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You Are the Message

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  • Anonymous

    Posted November 19, 2002

    Excellent advice to improve your communication skills

    Roger Ailes is a well-known media consultant and television producer. At the time of the publishing of this book, he was president of CNBC, the cable business news network. This has given him lots of experience in communication, which he draws on for this book. His basic thrust is that communications in this modern age have been so influenced by media like television that we need to use those rules in ALL of our communications. You've only got seconds to get and hold someone's attention; you've go to be honest (or at least lie consistently); but, most importantly, you've got to be yourself. People can spot a fake, and you will do your best when you stop trying to be someone you aren't, and just be yourself. Many people think they have to become someone different when speaking in public, but it's not the case. As someone who has never had problems speaking in public, I didn't find this book to be as earth-shattering as some other people may have, but it does contain lots of good advice for people who would like to handle those situations better. I especially found his own personal reminisces about situations he dealt with to be the best parts of the book, and he uses these liberally to enhance his points. The section about dealing with the press is noteably excellent.

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  • Anonymous

    Posted May 30, 2001

    High Energy Focused Positively in the First 7 Seconds!

    The world is full of speaking coaches, but probably no one has a better track record for success than Roger Ailes. You may remember that Mr. Ailes helped President Reagan prepare for the critical second debate against former Vice President Walter Mondale in 1984 ('. . . I promise not to hold his youth and inexperience against him'), and was a senior media advisor to Vice President Bush in the successful 1988 election campaign. His advice is to keep it as simple as possible for the speaker by building on the speaker's own natural conversational patterns, while accentuating the positive in communicating, avoiding the negative, and adding lots of directed energy. Mr. Ailes is a great story teller, and he builds his key points with punchy, personal examples. For example, to establish his key principle about making an impression in the first 7 second you are with someone, he tells about meeting Charles Manson in prison and facing him down with steely eye contact. Manson looked away first. Afterwards, Manson was a willing interview subject. A second story builds the point by describing how a subway stick-up gang extorted money from those showing fearful body language by intimidating them. Even if the book's message was not so important, it would be worthwhile reading the book for the many wonderful stories. Mr. Ailes' basic point is to break down the art of face-to-face and televised communication into the most important elements. He encourages you to emphasize the unspoken dialogue . . . by how you use your body and respond to what others say. Listeners pay much more attention to the body language and to the emotion they feel from you than to the intellectual content of the message. This accentuated on television. Hit the mute button on your remote, and watch people talking to see his point. The whole advice could be boiled down to 'keep your conversational style. Increase the energy.' In doing this, it helps to be prepared, make others comfortable, be interesting, be committed, be likeable, and be helpful. Whatever the circumstances, he advises controlling the emotional tone of the communication. The book contains many helpful lists including one on the ten things that most hurt communications, such as not establishing adequate rapport in the beginning, or making stiff body movements. The end of the book contains a helpful user's guide that outlines all of the key points. I thought that the best advice for improving was to practice watching yourself on video tape, and evaluating your effectiveness along the lines of what Mr. Ailes suggests. The book also contains many excellent exercises for becoming better at deciding what to do as well as implementing your desires. When I first began making television appearances 20 years ago, I had the benefit of speech coaching. I can certainly agree that the advice here matches well with the experiences that I have had over the 20 years since then, and vastly simplifies what I learned during that coaching. I highly recommend this advice both for its accuracy, and for the relative ease you will feel in implementing it. After you use this valuable advice to become a much be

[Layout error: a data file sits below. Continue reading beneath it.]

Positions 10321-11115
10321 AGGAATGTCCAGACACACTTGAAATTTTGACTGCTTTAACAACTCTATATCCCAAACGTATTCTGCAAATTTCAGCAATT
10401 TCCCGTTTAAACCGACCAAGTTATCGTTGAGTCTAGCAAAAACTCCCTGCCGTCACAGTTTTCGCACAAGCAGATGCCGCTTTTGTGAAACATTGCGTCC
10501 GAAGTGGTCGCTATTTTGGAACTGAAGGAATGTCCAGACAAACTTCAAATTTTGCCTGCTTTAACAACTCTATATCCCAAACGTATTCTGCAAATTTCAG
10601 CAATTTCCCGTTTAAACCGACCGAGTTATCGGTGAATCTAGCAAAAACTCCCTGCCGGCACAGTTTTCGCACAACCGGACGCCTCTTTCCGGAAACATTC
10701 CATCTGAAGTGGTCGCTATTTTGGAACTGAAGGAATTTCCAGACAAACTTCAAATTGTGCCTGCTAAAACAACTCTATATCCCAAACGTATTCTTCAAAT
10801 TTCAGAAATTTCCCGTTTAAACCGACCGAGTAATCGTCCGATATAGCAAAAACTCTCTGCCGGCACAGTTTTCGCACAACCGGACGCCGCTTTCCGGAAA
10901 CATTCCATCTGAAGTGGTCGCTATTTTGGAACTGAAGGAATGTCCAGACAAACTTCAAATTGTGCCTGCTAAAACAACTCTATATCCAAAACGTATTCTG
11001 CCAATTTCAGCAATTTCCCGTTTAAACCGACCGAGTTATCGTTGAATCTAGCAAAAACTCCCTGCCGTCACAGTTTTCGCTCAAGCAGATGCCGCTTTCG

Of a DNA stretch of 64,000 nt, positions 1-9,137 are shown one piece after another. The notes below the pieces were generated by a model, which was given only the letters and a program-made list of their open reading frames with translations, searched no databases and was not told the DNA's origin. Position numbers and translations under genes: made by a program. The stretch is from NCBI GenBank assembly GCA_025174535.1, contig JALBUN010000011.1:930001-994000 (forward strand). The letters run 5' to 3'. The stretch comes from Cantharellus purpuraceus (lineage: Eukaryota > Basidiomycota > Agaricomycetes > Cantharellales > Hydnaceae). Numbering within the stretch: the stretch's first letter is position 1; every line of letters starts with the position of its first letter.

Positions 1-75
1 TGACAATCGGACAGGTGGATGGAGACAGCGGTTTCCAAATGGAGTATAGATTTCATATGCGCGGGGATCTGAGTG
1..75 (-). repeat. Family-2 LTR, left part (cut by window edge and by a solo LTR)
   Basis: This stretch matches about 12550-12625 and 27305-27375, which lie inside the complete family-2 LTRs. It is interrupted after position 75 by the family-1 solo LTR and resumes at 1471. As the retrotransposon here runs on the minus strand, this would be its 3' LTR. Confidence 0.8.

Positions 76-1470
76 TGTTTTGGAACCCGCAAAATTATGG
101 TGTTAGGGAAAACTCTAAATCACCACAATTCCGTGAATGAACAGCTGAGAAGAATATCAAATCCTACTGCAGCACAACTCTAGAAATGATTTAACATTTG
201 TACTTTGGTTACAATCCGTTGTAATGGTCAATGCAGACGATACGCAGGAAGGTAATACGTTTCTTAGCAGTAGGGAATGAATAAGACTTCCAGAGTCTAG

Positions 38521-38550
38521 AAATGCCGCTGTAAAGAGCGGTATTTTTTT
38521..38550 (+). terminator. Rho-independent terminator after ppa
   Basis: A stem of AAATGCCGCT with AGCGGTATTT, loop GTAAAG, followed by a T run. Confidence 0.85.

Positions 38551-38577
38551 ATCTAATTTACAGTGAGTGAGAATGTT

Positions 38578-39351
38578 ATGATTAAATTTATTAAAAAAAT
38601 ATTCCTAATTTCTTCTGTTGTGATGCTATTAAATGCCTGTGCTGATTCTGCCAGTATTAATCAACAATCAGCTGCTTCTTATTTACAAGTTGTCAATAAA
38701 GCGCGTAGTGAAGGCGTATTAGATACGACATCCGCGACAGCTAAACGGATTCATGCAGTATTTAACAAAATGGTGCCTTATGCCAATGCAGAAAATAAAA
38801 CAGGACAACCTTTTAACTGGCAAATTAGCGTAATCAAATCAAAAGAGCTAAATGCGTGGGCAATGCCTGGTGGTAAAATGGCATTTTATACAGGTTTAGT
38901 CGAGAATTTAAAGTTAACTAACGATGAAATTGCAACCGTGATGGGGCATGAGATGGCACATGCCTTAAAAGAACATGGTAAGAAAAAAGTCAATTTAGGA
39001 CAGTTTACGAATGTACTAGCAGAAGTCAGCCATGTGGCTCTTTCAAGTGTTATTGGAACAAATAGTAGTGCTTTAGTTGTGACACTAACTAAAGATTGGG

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  • Anonymous

    Posted January 23, 2011

    No text was provided for this review.

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